The idea that localism will bring resilience is also seriously mistaken. An insular community which does not trade regionally or internationally is at risk from the most basic threats, such as crop failure due to local extremes of weather. The evidence for this is all too apparent in the developing world. In a global community, local crop failure is not a life-or-death issue since food can be temporarily imported in exchange for other goods or services. During times of plenty, excess food can be exported and the long-term surplus and deficit balanced out. The community is buffered against extremes of weather through international trade. While an isolated village has to depend on its own grain store to smooth out times of feast and famine, a trading nation has the entire world as its grain store.

Most importantly, localism cuts off a community from innovations. Local modes of production cannot deliver complex products such as superconducting medical scanners, vaccines, biosynthetic insulin or indeed such taken-for-granted luxuries as dental anaesthetic, never mind efficient crystalline photovoltaic solar cells for community energy production.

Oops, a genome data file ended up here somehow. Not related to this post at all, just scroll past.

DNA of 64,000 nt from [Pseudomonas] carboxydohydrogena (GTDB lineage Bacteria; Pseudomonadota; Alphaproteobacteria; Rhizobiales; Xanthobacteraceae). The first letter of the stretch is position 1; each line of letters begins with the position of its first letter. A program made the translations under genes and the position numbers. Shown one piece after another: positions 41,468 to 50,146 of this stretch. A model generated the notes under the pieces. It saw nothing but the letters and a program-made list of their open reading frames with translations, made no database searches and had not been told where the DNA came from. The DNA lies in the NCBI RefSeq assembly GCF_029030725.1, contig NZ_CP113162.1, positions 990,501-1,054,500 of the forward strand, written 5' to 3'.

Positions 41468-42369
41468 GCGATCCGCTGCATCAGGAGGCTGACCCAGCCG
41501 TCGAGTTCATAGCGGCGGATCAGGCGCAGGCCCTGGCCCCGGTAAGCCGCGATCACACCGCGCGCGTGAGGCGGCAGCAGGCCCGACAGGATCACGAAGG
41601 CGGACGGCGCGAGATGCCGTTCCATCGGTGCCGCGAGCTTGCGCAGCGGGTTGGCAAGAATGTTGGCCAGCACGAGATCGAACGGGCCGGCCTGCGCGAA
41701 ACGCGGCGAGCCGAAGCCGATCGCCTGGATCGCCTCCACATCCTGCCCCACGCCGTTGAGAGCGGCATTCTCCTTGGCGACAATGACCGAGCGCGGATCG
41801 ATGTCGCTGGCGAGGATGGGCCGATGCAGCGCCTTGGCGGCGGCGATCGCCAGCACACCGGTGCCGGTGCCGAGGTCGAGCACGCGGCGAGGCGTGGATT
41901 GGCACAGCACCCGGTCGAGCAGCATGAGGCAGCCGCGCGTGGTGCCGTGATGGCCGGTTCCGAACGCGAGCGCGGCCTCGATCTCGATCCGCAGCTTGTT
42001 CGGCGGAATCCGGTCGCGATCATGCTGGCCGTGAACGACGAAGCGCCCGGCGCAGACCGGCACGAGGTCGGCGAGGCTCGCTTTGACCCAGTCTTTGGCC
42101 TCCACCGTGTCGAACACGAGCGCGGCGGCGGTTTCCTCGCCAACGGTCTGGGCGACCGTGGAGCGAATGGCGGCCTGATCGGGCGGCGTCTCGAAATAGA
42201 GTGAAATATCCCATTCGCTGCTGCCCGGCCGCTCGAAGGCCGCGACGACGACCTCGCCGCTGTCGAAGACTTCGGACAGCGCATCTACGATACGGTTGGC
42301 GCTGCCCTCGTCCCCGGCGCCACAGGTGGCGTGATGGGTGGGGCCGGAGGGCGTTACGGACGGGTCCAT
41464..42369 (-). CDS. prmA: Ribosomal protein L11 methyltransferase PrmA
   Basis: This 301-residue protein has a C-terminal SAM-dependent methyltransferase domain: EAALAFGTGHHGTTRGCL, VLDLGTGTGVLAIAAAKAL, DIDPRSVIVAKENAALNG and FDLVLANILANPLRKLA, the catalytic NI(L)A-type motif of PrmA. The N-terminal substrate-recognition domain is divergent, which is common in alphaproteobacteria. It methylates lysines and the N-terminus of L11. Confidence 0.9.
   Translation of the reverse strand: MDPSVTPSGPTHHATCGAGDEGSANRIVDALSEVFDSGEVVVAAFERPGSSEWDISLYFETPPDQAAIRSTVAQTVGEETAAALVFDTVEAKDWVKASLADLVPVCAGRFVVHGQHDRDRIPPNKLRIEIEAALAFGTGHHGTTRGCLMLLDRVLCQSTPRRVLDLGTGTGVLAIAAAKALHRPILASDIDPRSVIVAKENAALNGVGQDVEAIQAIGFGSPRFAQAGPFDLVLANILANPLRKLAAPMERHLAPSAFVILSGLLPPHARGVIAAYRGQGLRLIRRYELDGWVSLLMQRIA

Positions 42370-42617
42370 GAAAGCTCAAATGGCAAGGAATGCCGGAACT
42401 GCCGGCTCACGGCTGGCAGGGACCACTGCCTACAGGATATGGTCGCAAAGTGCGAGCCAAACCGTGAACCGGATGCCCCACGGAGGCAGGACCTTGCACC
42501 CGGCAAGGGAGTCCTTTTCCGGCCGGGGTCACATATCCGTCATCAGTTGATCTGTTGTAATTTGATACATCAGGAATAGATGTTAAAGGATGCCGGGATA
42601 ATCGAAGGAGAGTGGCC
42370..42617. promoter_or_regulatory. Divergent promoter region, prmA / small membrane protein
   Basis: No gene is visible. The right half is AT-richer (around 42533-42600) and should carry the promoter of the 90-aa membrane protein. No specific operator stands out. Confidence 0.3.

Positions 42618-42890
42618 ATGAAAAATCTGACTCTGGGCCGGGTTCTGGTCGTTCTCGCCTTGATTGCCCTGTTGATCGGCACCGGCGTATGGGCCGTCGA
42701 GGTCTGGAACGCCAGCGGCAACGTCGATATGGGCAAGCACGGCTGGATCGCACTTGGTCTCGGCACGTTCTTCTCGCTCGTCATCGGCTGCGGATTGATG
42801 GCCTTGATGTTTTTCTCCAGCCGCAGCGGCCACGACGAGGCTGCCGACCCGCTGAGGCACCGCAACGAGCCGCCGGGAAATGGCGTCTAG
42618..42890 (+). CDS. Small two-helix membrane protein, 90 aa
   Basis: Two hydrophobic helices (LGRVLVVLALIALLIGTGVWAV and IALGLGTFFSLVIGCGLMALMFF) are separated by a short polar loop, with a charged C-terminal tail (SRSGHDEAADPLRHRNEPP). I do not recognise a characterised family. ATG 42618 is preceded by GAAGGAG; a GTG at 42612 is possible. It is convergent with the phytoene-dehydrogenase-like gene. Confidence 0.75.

Local production and its embodiment through ventures such as Transition Towns are not the future, they are a romanticised view of the past. Our agrarian ancestors may well have been more connected to the land, but they died younger, spent little time in education due to the need for human labour and rarely travelled far from their place of birth. They also made appallingly inefficient use of the land and natural resources. A truly progressive future will see the growth of clean, low-cost energy and the use of technical innovation to decouple human needs from the environment.

At its core, localism is in many ways an indulgent form of self-interest. A self-sufficient community is exactly that. It is independent of the cares or needs of other communities and is unwilling to engage in the wider human enterprise. For those who value humanity and its collective future, globalisation, in its widest cultural sense, is a statement of shared human values. We should reject these new forms of localism. We should have as little interest in growing our own food or generating our own energy as we have in producing our own steel. If we leave energy to energy utilities and food to efficient large-scale farming, we can enjoy the products of both while undertaking a myriad of other productive tasks, and so ensure growing prosperity for all.

Colin McInnes is professor of engineering science at the University of Strathclyde.

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Topics Science & Tech